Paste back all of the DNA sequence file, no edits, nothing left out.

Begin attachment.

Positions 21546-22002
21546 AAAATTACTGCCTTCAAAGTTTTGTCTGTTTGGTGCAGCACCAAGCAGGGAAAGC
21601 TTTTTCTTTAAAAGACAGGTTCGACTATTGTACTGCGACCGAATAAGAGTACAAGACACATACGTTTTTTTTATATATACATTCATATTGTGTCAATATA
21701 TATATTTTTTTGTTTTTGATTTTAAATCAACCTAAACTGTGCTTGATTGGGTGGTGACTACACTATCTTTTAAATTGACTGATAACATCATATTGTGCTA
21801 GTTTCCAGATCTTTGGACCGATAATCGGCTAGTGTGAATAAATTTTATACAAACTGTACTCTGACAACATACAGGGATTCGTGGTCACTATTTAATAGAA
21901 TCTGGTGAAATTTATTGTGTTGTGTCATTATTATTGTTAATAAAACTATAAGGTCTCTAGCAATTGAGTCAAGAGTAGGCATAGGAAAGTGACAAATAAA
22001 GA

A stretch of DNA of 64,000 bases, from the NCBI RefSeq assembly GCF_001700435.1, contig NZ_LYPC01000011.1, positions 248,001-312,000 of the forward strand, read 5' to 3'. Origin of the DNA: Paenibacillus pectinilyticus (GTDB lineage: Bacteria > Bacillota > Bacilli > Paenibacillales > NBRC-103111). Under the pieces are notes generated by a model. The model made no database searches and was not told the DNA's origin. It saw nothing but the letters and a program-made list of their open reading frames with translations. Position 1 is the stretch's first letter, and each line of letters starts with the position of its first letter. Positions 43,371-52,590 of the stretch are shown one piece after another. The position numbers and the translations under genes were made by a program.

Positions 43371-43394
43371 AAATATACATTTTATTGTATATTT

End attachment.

Positions 21546-22002
21546 AAAATTACTGCCTTCAAAGTTTTGTCTGTTTGGTGCAGCACCAAGCAGGGAAAGC
21601 TTTTTCTTTAAAAGACAGGTTCGACTATTGTACTGCGACCGAATAAGAGTACAAGACACATACGTTTTTTTTATATATACATTCATATTGTGTCAATATA
21701 TATATTTTTTTGTTTTTGATTTTAAATCAACCTAAACTGTGCTTGATTGGGTGGTGACTACACTATCTTTTAAATTGACTGATAACATCATATTGTGCTA
21801 GTTTCCAGATCTTTGGACCGATAATCGGCTAGTGTGAATAAATTTTATACAAACTGTACTCTGACAACATACAGGGATTCGTGGTCACTATTTAATAGAA
21901 TCTGGTGAAATTTATTGTGTTGTGTCATTATTATTGTTAATAAAACTATAAGGTCTCTAGCAATTGAGTCAAGAGTAGGCATAGGAAAGTGACAAATAAA
22001 GA

A stretch of DNA of 64,000 bases, from the NCBI RefSeq assembly GCF_001700435.1, contig NZ_LYPC01000011.1, positions 248,001-312,000 of the forward strand, read 5' to 3'. Origin of the DNA: Paenibacillus pectinilyticus (GTDB lineage: Bacteria > Bacillota > Bacilli > Paenibacillales > NBRC-103111). Under the pieces are notes generated by a model. The model made no database searches and was not told the DNA's origin. It saw nothing but the letters and a program-made list of their open reading frames with translations. Position 1 is the stretch's first letter, and each line of letters starts with the position of its first letter. Positions 43,371-52,590 of the stretch are shown one piece after another. The position numbers and the translations under genes were made by a program.

Positions 43371-43394
43371 AAATATACATTTTATTGTATATTT